The New York Knicks are relevant again, making the NBA Playoffs for the first time since 2004. Amar’e Stoudemire helped put them back on the map by signing with them in the offseason and then Syracuse’s own, Carmelo Anthony, solidified that claim after being traded from Denver in February.
Back in the playoffs, New York faces the Eastern Conference’s representative in last year’s NBA Finals, the Boston Celtics.
In the regular season, The Knicks-Celtics matchups possessed an old-school feel to them, with tightly-contested battles. However, the Knicks came away from the four-game season series with no wins to show for their efforts. Anthony has only played in one game of the series so far. And Boston has had a bit of an identity change since the trade deadline as well.
Going into the playoffs, question marks surround both teams. For me, the series will come down to two things:
THE MELO FACTOR
The Knicks are just 14-14 since trading for Anthony. On top of that, the Knicks have not found their groove since dismantling their roster to get Anthony and Chauncey Billups. However, in the playoffs, teams can ride a hot superstar to a series victory. Anthony can put a team on his back and allow them to advance. During a seven-game win streak at the end of the season, Melo averaged nearly 31 PPG. If Melo can find a way to dissect the Boston defense, New York has a chance to get out of the first round. Furthermore, the Knicks go into this series with the best two players on the floor in Anthony and Stoudemire. Can the two of them and the playoff experience of Billups override a thin bench and Boston’s championship pedigree?
WHAT DOES BOSTON HAVE LEFT?
Last season, we saw the Celtics limp to a 27-27 finish to the regular season before finding their mojo and taking the Lakers to a Game 7 in the Finals. This season, the Celtics were efficiently meandering their way through the regular season, despite injuries to a slew of guys. Then, the trade deadline hit and completely changed the makeup of the roster. Danny Ainge traded away tough guy Kendrick Perkins and sparkplug Nate Robinson to Oklahoma City for Nenad Krstic and Jeff Green.
Perkins was the defensive rock in the middle for Boston. Intangibly, he brought a nastiness to the Celts that fit right in with the likes of Kevin Garnett and Paul Pierce. Krstic and Green aren’t going to do that for them.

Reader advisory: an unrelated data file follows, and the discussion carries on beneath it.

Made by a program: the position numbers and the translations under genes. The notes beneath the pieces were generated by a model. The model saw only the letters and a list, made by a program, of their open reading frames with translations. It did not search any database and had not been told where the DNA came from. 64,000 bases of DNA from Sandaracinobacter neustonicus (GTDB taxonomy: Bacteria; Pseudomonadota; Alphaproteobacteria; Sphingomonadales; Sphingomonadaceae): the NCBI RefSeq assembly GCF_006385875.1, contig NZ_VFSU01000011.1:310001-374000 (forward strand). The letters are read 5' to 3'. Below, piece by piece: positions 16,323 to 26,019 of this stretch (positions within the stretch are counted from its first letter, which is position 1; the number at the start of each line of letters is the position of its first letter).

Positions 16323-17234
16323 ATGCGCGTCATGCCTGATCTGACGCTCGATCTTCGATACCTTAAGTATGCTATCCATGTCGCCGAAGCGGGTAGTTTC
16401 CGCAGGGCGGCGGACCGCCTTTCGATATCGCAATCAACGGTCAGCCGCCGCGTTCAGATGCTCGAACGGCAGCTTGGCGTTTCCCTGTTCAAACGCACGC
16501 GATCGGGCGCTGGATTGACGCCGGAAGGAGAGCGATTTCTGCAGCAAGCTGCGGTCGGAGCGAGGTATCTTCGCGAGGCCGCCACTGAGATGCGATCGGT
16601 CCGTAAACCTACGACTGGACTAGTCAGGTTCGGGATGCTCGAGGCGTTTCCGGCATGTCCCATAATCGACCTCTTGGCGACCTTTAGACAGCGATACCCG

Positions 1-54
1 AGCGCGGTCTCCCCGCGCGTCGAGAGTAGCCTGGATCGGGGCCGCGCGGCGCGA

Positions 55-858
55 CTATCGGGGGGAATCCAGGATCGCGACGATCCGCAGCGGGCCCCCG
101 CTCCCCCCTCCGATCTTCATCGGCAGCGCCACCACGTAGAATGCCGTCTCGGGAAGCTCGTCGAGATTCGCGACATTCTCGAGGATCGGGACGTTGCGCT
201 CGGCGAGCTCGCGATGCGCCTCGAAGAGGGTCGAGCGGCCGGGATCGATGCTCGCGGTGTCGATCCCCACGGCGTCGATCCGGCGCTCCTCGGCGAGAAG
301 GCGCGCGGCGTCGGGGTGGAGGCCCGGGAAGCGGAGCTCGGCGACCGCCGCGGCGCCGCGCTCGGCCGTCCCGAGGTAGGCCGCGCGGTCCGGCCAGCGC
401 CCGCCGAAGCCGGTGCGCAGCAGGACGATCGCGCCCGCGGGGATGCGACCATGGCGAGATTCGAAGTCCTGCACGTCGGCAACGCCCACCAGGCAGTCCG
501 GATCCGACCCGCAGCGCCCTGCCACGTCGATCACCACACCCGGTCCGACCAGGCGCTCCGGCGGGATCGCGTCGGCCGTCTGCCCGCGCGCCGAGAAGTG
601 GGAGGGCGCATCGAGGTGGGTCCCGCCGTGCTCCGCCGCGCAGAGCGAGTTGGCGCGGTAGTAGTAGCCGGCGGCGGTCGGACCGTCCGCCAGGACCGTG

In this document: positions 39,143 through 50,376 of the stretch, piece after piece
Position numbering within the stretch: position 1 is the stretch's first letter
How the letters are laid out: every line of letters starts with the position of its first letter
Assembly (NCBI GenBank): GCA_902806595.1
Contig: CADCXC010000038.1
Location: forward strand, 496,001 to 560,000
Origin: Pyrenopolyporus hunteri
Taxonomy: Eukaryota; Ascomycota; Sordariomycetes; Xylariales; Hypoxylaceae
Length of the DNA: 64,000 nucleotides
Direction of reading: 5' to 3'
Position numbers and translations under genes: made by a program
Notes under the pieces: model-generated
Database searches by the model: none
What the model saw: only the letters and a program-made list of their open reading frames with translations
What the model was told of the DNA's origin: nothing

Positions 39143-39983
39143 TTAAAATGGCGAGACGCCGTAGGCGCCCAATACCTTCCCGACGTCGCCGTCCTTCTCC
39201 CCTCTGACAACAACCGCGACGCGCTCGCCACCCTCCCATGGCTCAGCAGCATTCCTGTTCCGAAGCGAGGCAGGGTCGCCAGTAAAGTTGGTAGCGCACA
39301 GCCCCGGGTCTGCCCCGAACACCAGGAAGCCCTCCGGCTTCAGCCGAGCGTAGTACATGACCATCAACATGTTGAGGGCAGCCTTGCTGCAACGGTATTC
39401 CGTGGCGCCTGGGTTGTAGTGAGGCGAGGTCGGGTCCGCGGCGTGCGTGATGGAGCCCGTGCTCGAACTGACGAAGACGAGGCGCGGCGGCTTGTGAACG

While Green and Krstic may provide a little more offense than Perkins, Perkins leaves a void behind him of being able to defend the playoffs’ best big men one-on-one. With defense being a staple of Boston’s teams the past few years, the Celtics players (and fans) were wondering what the identity of their team is at this point.
Luckily for Boston, while the lack of an interior defender like Perkins may come back to haunt them at some point in the playoffs, it will not play much of a role in the series against New York. The Knicks are very perimeter-oriented, leaving Boston very capable of flexing their defensive muscles without Perkins in the paint.
It worries me that the Knicks have played well against the Celtics this year, but haven’t been able to crack the win column. The addition of Anthony and Billups will help, but Boston knows how to get through series like this, even without their best stuff. The Celtics have been to this rodeo before. The Knicks as a team have not been here in a long time and the players on this new-look team have not had enough time to gel.
Celtics in 5.
Matt Dagostino is a Senior Columnist for The Juice Online. He is also a host on the “Young Guns” on Sports Talk 790 The Zone in Atlanta. See more at http://www.790thezone.com/youngguns/
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